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. Last Updated: 07/27/2016

ESSAY: A Family Marks New Year in Russia's Rust Belt

I spent the New Year's holiday weekend with Arkady, my distant relative, in his three-room apartment in the city of Ryazan, 200 kilometers southeast of Moscow.

Arkady, 69, and my father, 70, had the same great grandfather. Before the war, they lived in a part of Romania called Bessarabia. The Soviet Union occupied the province in 1940 and kept it after the war. It is now the independent state of Moldova.

While my father escaped to live comfortably in Australia, Arkady is living like most of the other 400,000 people in Ryazan, on a small pension with nothing much to look forward to.

When the Soviets came in 1940, Arkady, then 11, was declared an enemy of the people because his father was educated in a Belgian university and owned shares in a factory.

His father was sent to a labor camp in the northern Ural Mountains and he and his mother were exiled to the steppes of Kazakhstan to work on a collective farm.

After the war, he studied with distinction at a prestigious aeronautical institute in Sverdlovsk, but the dean discovered he was an enemy of the people and refused to let him take out a degree. Arkady eventually got a job in Ryazan at the machine-tool plant where he worked for 30 years.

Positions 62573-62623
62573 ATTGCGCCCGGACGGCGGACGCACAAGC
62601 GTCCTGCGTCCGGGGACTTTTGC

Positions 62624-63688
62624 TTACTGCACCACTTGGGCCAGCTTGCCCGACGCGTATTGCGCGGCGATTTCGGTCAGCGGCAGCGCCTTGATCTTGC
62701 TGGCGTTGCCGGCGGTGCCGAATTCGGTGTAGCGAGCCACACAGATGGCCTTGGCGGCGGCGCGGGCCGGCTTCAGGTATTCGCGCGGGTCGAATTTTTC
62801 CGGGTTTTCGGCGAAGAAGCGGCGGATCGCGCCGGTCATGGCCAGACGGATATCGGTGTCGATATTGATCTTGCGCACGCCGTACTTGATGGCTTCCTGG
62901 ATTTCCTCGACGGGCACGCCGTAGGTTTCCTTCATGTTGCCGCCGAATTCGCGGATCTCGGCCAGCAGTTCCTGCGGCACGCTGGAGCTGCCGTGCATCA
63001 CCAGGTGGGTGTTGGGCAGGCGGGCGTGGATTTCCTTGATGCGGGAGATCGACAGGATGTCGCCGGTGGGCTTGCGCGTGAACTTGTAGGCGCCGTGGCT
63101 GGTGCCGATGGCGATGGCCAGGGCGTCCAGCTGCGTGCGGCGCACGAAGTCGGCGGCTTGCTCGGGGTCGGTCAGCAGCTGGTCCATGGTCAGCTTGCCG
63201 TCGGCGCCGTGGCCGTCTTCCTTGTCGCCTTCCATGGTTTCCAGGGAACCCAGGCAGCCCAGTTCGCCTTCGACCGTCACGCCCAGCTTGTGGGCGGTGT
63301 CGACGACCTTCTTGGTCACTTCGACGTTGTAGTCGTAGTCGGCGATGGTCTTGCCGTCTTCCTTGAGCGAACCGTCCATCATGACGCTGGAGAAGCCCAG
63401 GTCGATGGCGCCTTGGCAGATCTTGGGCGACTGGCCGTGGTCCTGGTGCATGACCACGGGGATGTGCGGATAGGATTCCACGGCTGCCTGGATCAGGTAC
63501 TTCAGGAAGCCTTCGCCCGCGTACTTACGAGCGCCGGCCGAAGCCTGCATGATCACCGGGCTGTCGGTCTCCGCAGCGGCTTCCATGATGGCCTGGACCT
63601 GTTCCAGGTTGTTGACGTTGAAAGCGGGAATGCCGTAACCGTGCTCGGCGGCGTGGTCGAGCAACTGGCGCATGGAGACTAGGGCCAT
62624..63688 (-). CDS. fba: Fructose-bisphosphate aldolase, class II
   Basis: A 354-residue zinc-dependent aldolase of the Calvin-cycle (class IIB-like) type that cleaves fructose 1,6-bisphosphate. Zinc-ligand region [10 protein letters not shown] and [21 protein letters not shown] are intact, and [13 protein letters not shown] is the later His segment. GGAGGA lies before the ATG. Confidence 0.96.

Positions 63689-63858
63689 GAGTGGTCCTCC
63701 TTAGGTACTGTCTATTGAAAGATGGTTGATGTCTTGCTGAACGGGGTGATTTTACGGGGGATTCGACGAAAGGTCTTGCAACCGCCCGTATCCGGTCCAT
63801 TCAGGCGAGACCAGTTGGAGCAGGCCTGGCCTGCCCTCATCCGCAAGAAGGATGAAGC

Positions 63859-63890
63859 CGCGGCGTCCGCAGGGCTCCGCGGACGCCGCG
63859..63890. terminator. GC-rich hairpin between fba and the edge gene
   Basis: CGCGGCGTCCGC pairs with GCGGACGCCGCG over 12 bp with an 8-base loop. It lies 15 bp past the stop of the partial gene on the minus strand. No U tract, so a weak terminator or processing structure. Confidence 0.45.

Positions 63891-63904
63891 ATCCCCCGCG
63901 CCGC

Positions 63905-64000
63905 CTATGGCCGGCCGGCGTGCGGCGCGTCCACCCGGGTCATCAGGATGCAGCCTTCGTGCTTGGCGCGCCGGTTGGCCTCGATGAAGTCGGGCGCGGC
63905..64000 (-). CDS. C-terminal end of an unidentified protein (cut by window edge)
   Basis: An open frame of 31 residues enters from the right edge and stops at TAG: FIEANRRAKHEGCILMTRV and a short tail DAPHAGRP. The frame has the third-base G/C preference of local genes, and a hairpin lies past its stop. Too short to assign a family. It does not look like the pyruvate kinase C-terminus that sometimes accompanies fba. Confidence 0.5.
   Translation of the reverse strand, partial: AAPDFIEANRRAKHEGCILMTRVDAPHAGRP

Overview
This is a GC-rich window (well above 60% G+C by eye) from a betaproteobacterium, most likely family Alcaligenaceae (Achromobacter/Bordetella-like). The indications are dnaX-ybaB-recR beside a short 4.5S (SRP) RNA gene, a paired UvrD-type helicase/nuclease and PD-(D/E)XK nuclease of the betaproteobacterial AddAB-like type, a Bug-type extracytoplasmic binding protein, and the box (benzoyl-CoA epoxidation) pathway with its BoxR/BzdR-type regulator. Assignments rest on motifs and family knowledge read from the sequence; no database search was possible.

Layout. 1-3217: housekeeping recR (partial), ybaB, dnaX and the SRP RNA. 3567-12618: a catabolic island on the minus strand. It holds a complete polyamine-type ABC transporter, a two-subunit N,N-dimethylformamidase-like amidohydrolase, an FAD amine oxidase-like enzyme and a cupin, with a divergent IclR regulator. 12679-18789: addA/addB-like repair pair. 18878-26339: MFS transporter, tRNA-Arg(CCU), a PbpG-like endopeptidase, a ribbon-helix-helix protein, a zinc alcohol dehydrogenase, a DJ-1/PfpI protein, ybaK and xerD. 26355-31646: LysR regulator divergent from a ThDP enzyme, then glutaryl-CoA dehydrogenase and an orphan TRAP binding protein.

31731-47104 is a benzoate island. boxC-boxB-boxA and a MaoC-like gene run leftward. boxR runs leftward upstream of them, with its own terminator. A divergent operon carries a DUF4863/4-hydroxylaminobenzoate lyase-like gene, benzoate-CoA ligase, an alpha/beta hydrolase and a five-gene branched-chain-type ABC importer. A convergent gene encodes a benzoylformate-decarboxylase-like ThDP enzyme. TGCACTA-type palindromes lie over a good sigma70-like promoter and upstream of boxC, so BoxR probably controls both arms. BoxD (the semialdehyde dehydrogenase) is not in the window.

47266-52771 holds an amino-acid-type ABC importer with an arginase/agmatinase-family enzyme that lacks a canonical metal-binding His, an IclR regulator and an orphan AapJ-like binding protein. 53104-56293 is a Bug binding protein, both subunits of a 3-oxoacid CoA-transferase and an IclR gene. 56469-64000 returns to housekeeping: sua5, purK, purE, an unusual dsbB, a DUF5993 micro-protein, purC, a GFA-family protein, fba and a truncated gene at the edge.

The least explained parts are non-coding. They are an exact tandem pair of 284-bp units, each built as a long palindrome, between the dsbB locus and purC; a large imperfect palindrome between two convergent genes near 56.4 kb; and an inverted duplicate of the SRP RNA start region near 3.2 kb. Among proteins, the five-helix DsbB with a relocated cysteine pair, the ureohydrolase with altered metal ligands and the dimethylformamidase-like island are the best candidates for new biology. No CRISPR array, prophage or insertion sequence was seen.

Arkady rose to deputy chief mechanic thanks in part to his knowledge of French, German and English, which he learned from private tutors during his bourgeois childhood in what was then Romania.

The Soviet Union equipped the machine-tool factory with the best foreign equipment, and Arkady was responsible for contacts with foreign contractors. He was sent around the country to install machine tools at some of the country's biggest factories. He made some good foreign friends and even went on a trip to the eastern part of Germany in 1995.

Arkady and his wife, Galya, now live on their combined pension of 900 rubles a month. This is quite high by Ryazan standards and, before the crisis, this used to be worth about $140, enough for what they considered a reasonable life.

But the pension has not been paid since September and the raging inflation of the past four months has destroyed its value. In dollar terms, it is now worth only $45 a month. The price of most goods has more than doubled, everything from sugar to meat to soap. Only the price of bread and vodka has stayed the same.

Arkady used to be able to double his pension by working at the machine-tool factory. But the sprawling Soviet complex whose gates are only a short walk from his apartment is now almost derelict. Thousands of workers have been sacked. There is almost no casual work left for pensioners like Arkady.

A few years ago, he was awarded a card identifying him as a victim of political repression. This gives him free use of public transport, 50 percent off his power and heating bills and a trip by rail anywhere in Russia once a year. It also means a lot to his self-image.

Politically, he is not a democrat or a communist. He is completely dispirited. The new government is as bad as the old government. In fact, Arkady has barely even noticed a change. He notices the BMWs and Mercedes of the New Russians that occasionally cruise down Oktyabrskaya Ulitsa.